The issuing machine prints on the ticket the name of the racecourse, the date and code word of the day of issue, the number of the machine, the value of the stake, the word “win” or “place”, the race number and the number of the runner upon which the bet has been made. The machine contains a roll of blank paper upon which the tickets are printed, and the tickets are automatically severed from the roll before they are ejected.

From the very nature of the “Tote”, it will be appreciated that every possible kind of breakdown must be guarded against. Suppose, for instance, that the supply of paper in one of the ticket issuing machines were to fail. A stake would be accepted, but no ticket could be issued. This contingency is guarded against by an ingenious piece of apparatus which makes it impossible to operate any part of the machine until the supply of paper has been replenished.

“Brain” of the Machine

To simplify the task of individual operators, each ticket issuing machine is designed to deal with stakes of one denomination only. In Great Britain, machines are generally provided for stake values of 2s., 10s., £1, £10 and £100.

The number of tickets issued by any machine on the “win” and “place” pools and the total number of tickets issued are registered by counters of the cyclometer type behind apertures in the face-plate of the machine, and the totals so recorded provide a check on the indicator readings and on the cash taken by the operators.

The operator cannot interfere with the ticket issuing machine in any way. He is restricted to the simple tasks of moving the knob to the required position and issuing a printed ticket. He cannot even gain access to any part of the machine except that in which the roll of paper and the inking duct are contained. This part of the apparatus is separate from the printing and operating mechanism.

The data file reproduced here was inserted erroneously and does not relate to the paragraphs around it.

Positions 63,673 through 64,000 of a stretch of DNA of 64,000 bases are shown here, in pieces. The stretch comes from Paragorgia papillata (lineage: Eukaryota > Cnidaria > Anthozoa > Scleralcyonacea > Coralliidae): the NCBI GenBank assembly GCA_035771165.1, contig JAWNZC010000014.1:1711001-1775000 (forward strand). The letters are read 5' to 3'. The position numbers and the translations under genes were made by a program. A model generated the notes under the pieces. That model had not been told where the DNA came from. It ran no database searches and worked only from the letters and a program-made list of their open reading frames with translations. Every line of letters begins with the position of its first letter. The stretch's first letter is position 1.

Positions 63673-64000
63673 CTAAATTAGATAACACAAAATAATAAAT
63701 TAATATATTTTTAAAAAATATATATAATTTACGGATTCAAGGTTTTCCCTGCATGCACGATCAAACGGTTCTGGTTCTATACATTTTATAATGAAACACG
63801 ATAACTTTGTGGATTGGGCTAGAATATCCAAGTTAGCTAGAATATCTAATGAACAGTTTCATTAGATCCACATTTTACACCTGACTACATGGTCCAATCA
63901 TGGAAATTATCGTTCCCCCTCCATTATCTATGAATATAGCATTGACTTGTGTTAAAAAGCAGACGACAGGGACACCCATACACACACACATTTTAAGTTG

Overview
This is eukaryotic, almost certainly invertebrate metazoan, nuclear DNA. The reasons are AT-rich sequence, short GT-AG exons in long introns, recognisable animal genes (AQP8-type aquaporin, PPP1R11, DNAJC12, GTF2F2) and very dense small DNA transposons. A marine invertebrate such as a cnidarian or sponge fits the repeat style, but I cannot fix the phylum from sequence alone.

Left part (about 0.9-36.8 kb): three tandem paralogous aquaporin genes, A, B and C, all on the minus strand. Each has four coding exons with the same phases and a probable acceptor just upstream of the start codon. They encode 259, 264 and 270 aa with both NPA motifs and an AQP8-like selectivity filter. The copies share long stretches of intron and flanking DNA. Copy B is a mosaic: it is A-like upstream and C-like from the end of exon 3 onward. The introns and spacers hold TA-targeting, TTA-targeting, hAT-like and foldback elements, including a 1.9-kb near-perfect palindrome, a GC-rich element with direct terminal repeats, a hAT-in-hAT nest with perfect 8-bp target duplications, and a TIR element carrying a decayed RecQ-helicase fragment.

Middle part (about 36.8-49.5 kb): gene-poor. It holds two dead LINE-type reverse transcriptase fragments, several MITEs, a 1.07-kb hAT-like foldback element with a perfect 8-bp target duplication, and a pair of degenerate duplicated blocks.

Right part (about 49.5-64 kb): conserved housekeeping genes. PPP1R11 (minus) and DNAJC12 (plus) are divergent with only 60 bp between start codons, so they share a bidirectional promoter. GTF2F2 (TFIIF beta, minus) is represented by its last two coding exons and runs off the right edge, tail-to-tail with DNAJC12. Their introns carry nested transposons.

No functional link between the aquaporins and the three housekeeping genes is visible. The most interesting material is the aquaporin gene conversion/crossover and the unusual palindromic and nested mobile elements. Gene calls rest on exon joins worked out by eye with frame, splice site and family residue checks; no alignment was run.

As a race starts, all the ticket issuing machines are automatically locked from the central control board. Once the locking signal has been transmitted over the lines, it is impossible for any further tickets to be issued on the race in question. It is in the design of such parts of the apparatus that the electrical engineer has found real scope for his ingenuity — and ingenious devices are found all over the “Tote”.

To make certain that a ticket issuing machine is in perfect working order, a “test” position is provided. When the operating knob is placed in this position the machine will issue test tickets with no runner number printed on them. Such tickets are not recorded on the counting apparatus and no signal is transmitted to the adding equipment when this operation is carried out.

BAND TYPE INDICATOR, the figures on which are carried by a flexible band driven by an electric motor. The motor is started and stopped by signal impulses transmitted from a distance.

The ticket issuing machine is portable, and its electrical connexions are made by a plug and jack which facilitate easy installation or removal from place to place. The machines are housed in special buildings in each enclosure round the track, in the clubroom and in any convenient position. The electrical nature of the apparatus makes it possible for the machines to be distributed in this way, at almost any convenient distance from the calculating equipment. It is not even necessary to supply separate cable connexions between each machine and the adding equipment. By an ingenious arrangement a single group of cables may be shared by a number of machines without any loss of speed or reliability.

The collecting and adding equipment is the vital part — the “brain” — of the totalisator, and its design has been made possible by the perfection of two components which have stood the test of several years’ use in automatic telephone exchanges. These components are the electro-magnetic relay and the uniselector or rotary switch. The relays perform their normal duty of changing an electrical impulse into a mechanical movement; they collect the “bet” signals as they come along the lines from the ticket issuing machines and transfer these signals to the adding machines.

In a telephone exchange a rotary switch receives the impulses from a subscriber’s line and searches round a group of lines until it finds an unengaged one. In the “Tote” it rotates, one step at a time, as it receives impulses from the associated relays; it counts these impulses and operates the indicators in accordance with the number of impulses which it receives.